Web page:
Since God is a spirit, we must learn this important truth - we cannot liken Him to anything we know of in this present world that we live in! This is precisely the point that Isaiah made when he asked "To whom then will ye liken God?" (Isaiah 40:18-20). Paul also raises this issue to the superstitious Athenians on Mars Hill in Acts 17:29. It seems that man is prone to worship God in the likeness of something found in creation (Romans 1:23). When God spoke to the children of Israel at Mt. Sinai, he did not appear in any form to them because He did not want them to worship an image of anything they had seen (Deuteronomy 4:12-19).
Not only is it impossible to liken God to anything, we are commanded not to do so! The second commandment, as given in Exodus 20:4-6, specifically states that we are not to make an image of anything we see in creation and bow down to it. Note that this commandment is not dealing with worshipping other gods (that was dealt with in the first commandment) - it is a commandment concerning our worship of the one true God. Do Christians or those who profess themselves to be Christians disobey this commandment today? What about those who bow down to a crucifix? What about pictures or statues of Christ?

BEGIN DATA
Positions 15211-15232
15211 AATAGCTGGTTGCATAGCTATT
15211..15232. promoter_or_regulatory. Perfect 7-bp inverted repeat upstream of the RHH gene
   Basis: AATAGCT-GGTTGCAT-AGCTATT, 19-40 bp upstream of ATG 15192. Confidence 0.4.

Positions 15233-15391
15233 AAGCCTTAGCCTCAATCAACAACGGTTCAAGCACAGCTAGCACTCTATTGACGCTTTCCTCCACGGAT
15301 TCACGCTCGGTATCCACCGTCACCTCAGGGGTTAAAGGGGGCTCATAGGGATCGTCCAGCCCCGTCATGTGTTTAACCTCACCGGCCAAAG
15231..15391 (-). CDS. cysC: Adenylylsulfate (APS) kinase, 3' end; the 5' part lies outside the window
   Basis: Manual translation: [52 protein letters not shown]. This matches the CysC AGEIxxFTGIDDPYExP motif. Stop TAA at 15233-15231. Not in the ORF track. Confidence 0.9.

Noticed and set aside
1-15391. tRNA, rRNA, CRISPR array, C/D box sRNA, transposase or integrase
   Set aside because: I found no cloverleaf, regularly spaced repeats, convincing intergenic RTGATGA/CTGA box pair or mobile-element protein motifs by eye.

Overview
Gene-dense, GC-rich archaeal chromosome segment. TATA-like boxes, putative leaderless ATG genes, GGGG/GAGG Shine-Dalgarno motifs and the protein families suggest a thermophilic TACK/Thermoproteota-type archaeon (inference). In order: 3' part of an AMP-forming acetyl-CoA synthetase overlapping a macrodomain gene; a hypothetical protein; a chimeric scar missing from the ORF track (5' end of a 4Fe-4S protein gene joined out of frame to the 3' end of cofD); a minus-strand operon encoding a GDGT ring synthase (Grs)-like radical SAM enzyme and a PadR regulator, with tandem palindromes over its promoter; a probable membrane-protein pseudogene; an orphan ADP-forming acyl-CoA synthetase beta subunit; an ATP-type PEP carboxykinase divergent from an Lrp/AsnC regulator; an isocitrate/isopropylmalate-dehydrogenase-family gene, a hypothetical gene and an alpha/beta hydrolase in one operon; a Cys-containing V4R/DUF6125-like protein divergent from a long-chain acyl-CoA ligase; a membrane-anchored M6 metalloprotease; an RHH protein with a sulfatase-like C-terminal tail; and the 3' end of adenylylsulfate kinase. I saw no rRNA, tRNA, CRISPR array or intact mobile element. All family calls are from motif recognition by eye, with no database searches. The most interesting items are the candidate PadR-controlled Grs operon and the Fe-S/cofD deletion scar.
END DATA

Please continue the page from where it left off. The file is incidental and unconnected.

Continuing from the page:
There are two dangers involved in worshipping God in the form of an image.
As Calvin said "to devise any image of God is itself impious; because by this corruption His majesty is adulterated, and He is figured to be other than He is." In Psalm 106:20, God tells us exactly what the children of Israel did when they made the molten calf: "they changed their glory into the similitude of an ox that eateth grass." The glory of God was lowered to that of an ox.